• Modular and lightweight: .NET Core uses a modular design, allowing developers to include only the necessary libraries for their applications, reducing the overall footprint and improving performance.
    • Flexible deployment: Choose between framework-dependent or self-contained deployments to suit the needs of your applications and ensure they run seamlessly on any platform.
    • Support for microservices and containers: .NET Core’s lightweight design makes it ideal for building microservices and deploying them using containers, supporting modern development and DevOps practices.

    .NET Core use cases

    .NET Core has a wide range of applications, including:

    – Web applications: Develop and host high-performance web apps utilizing ASP.NET Core, a modern, modular, and cross-platform web framework.
    – Mobile apps: Build native or cross-platform mobile apps for iOS and Android using Xamarin, powered by .NET Core.
    – Microservices: Implement scalable, resilient, and independently deployable microservices, benefitting from .NET Core’s lightweight design and support for containers.
    – Desktop applications: Develop modern Windows desktop applications using Universal Windows Platform (UWP) or Windows Presentation Foundation (WPF) on .NET Core 3.1 or later.
    – Machine learning and AI: Leverage the ML.NET library to develop custom machine learning models, incorporating AI and data analysis capabilities into your applications.

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    Code Examples

    using System;
    namespace DotNetCoreExample
        class Program
            static void Main(string[] args)
                Console.WriteLine("Hello, .NET Core!");

    Best Practices

    When developing with .NET Core, be mindful of the following best practices: Keep your software up-to-date, as Microsoft frequently releases new versions with improvements, features, and bug fixes. Adopt a clean and modular architecture, utilizing best practices like SOLID principles to ensure maintainability, scalability, and testability. Embrace Dependency Injection (DI) and configuration provided by the framework to promote loose coupling between components. Focus on performance optimization by taking advantage of .NET Core’s built-in performance features like garbage collection, Span, and SIMD support. Lastly, collaborate and engage with the .NET Core community for assistance, learning resources, and staying informed about the latest trends and advancements.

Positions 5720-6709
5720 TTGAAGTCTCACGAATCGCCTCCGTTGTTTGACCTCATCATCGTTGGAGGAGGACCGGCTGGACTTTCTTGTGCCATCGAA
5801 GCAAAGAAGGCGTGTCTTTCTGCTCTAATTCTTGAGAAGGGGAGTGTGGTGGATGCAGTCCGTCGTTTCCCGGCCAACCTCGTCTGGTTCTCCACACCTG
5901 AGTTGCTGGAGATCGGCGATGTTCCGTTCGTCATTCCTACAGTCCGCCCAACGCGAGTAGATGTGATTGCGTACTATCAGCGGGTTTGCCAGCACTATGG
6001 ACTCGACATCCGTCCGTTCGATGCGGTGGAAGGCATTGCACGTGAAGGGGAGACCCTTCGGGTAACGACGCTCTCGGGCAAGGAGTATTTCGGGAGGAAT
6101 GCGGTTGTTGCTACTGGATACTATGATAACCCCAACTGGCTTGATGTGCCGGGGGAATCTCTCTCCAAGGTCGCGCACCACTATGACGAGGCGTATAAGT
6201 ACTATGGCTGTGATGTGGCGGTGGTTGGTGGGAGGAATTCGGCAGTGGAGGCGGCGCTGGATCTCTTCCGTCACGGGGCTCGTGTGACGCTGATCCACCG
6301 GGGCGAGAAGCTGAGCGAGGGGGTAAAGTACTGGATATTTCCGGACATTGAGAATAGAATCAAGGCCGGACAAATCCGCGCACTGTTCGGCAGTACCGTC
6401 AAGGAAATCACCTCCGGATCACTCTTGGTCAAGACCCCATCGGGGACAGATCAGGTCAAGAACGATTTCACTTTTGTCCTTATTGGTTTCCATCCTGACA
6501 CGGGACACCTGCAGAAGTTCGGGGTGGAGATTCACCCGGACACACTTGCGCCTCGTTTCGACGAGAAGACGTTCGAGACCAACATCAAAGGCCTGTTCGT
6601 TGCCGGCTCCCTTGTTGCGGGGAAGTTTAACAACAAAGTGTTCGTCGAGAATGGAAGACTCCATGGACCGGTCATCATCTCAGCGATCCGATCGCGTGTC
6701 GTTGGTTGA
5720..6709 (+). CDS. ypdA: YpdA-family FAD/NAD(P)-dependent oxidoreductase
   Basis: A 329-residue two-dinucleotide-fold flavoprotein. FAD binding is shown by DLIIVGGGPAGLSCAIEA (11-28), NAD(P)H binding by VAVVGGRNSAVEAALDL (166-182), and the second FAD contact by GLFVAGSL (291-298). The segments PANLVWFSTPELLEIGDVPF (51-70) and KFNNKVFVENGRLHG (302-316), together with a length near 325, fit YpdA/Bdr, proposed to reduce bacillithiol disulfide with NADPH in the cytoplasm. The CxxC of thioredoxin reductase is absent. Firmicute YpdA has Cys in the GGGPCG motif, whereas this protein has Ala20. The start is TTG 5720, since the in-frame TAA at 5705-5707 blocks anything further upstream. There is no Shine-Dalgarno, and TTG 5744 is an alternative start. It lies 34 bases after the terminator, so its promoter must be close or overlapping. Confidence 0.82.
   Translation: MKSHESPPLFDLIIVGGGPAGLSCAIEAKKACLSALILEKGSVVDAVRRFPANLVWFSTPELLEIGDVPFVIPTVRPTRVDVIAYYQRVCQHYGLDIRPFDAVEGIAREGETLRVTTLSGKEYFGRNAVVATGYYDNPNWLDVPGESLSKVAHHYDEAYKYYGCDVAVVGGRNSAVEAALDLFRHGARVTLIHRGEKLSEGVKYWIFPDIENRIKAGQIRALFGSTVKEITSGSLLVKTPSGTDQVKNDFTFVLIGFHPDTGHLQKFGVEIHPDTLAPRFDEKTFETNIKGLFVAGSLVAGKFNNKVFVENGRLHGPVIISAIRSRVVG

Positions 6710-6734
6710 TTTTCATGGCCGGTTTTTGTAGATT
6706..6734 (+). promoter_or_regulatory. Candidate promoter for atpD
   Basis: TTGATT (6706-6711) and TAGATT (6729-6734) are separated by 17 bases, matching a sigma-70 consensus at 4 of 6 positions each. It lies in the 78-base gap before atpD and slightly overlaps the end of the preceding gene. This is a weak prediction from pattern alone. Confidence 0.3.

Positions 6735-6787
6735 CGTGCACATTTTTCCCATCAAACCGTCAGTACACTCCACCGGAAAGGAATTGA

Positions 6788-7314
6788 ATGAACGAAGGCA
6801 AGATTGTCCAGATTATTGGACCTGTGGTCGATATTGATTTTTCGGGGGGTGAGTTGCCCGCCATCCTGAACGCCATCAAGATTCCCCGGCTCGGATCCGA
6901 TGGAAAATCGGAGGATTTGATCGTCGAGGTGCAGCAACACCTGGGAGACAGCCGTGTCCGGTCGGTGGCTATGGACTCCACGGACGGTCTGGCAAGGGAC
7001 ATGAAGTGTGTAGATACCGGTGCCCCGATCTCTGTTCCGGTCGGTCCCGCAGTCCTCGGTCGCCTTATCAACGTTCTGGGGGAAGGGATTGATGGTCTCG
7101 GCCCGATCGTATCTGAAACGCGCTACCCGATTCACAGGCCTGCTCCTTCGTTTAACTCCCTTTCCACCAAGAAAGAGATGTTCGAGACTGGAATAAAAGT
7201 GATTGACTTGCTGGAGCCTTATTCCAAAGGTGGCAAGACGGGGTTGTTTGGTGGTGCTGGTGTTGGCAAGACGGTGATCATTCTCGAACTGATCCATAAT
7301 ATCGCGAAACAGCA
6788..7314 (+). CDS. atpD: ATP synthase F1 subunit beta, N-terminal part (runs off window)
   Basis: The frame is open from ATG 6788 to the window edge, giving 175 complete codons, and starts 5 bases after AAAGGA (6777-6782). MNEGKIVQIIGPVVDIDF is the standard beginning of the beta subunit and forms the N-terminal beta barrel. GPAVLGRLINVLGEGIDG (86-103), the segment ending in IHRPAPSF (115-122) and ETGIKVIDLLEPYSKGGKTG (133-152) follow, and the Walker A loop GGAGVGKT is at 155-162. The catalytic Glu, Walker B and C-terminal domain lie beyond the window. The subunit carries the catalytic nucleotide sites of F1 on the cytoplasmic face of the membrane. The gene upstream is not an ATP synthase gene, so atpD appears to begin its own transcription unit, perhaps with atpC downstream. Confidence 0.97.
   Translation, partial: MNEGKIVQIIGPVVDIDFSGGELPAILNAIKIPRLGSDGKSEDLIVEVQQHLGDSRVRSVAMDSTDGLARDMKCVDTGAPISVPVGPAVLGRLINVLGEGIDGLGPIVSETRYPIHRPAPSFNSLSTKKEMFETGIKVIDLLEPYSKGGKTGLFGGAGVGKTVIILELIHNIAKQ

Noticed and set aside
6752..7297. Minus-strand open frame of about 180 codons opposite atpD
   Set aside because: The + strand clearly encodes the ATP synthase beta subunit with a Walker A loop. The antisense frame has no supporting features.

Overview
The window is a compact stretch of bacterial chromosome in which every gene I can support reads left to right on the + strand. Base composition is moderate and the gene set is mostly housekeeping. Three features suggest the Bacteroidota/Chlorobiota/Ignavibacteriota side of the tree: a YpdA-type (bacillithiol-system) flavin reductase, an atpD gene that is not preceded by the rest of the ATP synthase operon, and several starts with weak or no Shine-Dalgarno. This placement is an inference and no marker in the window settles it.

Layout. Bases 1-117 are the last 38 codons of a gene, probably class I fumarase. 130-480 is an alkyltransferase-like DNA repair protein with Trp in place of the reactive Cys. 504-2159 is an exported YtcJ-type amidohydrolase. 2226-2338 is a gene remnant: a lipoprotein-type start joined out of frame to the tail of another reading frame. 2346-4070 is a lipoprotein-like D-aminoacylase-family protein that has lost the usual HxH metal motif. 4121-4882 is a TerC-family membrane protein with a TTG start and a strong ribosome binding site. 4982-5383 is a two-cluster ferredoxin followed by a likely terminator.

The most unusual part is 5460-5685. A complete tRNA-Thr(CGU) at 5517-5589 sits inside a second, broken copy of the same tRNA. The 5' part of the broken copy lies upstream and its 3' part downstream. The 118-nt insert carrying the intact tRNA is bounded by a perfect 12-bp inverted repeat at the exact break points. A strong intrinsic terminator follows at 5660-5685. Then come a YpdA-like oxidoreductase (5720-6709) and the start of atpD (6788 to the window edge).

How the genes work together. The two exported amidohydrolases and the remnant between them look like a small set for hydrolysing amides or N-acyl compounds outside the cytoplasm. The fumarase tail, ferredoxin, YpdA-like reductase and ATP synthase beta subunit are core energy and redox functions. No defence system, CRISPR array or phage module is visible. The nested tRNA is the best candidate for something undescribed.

Most recommended books about .NET Core

    To further your knowledge on .NET Core, consider these highly recommended books:

    1. C# 9 and .NET 5 – Modern Cross-Platform Development by Mark J. Price
    2. Essential ASP.NET Core 5.0 by Christian Nagel
    3. Pro Entity Framework Core 5 by Erik Jensen and Edmilson Rodrigues
    4. Hands-On Domain-Driven Design with .NET Core by Alexey Zimarev
    5. Microservices in .NET Core by Christian Horsdal Gammelgaard


    In summary, .NET Core is a versatile, high-performance, and open-source development framework that continues to grow in popularity among developers. Its cross-platform nature, combined with its modern architecture, make it the go-to choice for various application types, from web and mobile apps to machine learning and microservices. By following best practices and utilizing resources like the recommended books and the active community, you can stay ahead of the curve and build powerful software solutions with .NET Core.

    Tags: .net core, cross-platform, definition, development, framework.

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    Back in 2013, I founded Echo with the simple business idea: "Connect great tech companies around the globe with the brightest software engineers in Eastern Europe." We've employed hundreds of talents so far and keep going.
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    li profile Lou Reverchuk